1. It enables the institution to dismiss individual allegations in order to undercut and consequently avoid the overarching pattern.  Whether indicative of deliberate concealment or of simple incompetence, this policy leaves student survivors to bear the brunt of a reality the university chooses to ignore, and it enables perpetrators of serial assault or harassment to repeat their behavior.  As Chancellor Carol Christ wrote just a few months ago, “Preventing SVSH [sexual violence and sexual harassment] involves changing social norms. It requires making the community aware of what is and what is not acceptable.”  If OPHD is unable to see patterns across reports from different individuals regarding the same person, the university makes clear that preying on new victims is an acceptable form of sexual violence or harassment.
  2. It ignores the very real secondary impacts on the communities to which complainants and respondents belong.  Incidents of sexual violence or harassment may occur primarily between two people, but they do not occur in a vacuum.  When multiple members of a community are victimized, even more so if by the same person, the hostility demonstrated toward each person compounds. The collective trauma poisons spaces devoted to academic or professional growth.  The university’s understanding of the word “pervasive” distorts social reality in order to absolve the university of as much responsibility as possible.

The institutionally-enshrined inability to deal with patterns of misbehavior is why the University of California (and Stanford and Harvard and Yale and Columbia and Northwestern and Michigan State) continues to be rocked by periodic scandals almost every other year.  As long as the institution fails to think critically and holistically about sexual violence and harassment, students and journalists will do that work for them.  A university that teaches critical thinking should not be shocked when its students apply those skills.

For the above reasons I ask you, Chancellor Christ and President Napolitano, to reform the University of California SVSH policy once again—this time, transparently and with a recognition of the university’s disappointing history—in order to explicitly empower OPHD and/or the Center for Student Conduct and the Vice Provost of Faculty to recognize and to address patterns of sexually abusive behavior at this university.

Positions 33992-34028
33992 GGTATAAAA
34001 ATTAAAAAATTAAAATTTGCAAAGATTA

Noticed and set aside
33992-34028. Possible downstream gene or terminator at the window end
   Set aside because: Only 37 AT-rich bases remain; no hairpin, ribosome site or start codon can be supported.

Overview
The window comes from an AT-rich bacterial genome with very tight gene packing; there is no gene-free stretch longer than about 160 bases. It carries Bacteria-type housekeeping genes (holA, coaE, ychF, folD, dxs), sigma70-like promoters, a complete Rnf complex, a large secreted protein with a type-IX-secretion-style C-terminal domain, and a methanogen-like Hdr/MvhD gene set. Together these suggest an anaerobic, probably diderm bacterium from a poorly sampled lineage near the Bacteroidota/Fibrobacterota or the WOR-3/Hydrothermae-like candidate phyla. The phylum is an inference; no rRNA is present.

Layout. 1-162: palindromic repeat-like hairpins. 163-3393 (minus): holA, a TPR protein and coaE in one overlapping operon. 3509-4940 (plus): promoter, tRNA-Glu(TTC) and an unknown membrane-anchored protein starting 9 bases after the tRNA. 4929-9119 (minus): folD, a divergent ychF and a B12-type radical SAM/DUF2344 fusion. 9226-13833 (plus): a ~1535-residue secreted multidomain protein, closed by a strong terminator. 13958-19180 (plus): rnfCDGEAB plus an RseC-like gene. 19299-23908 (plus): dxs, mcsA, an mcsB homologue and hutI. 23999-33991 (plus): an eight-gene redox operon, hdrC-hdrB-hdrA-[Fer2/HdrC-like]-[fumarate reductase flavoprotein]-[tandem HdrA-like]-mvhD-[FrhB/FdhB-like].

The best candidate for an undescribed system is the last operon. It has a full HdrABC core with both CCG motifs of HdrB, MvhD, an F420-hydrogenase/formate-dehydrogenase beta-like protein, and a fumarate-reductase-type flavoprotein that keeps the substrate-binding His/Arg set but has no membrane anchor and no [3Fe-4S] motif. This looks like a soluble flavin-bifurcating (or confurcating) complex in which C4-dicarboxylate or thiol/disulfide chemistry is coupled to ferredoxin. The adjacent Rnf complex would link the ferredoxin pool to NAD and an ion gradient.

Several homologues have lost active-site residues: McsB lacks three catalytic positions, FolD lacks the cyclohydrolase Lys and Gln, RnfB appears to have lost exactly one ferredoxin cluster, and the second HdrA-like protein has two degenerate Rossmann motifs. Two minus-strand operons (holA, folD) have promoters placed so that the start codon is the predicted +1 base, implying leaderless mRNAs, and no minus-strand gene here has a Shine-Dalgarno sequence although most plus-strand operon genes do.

In addition to the demands brought by the UC Student Workers’ Union (UAW Local 2865), I further ask for the following:

  • The SVSH policy ought to address serial misconduct explicitly: perhaps by including a definition of “sexual predation” in parallel with sexual harassment or assault or perhaps by adding that prior substantiated reports of sexual misconduct can be cause for regarding later violations as aggravated, e.g. more egregious.
  • Verbal coercion should be recognized by the SVSH policy as a tactic used in sexual assault.  Coerced consent after all is not voluntary consent.
  • I call on the faculty to take up this issue.   You, faculty, are the stable core of the university, and you have the power to make a sustained push for real reform.  Reform is in your best interests, too. Not only will it help your students, but it can even ensure more equitable work in your department.
  • I ask for a public apology for the Erin Bennetts of the Cal community—those individuals left bruised or broken when tossed aside by a system that tried to avoid the problem they sought to bring to light.

It is unacceptable for the University of California to remain unmoved as the world around it realizes the scope of serial sexual abuse in our schools and workplaces.

Deborah Wood is a PhD student in the history department at UC Berkeley, a member of UAW 2865, and an advocate for survivors of sexual harassment/violence.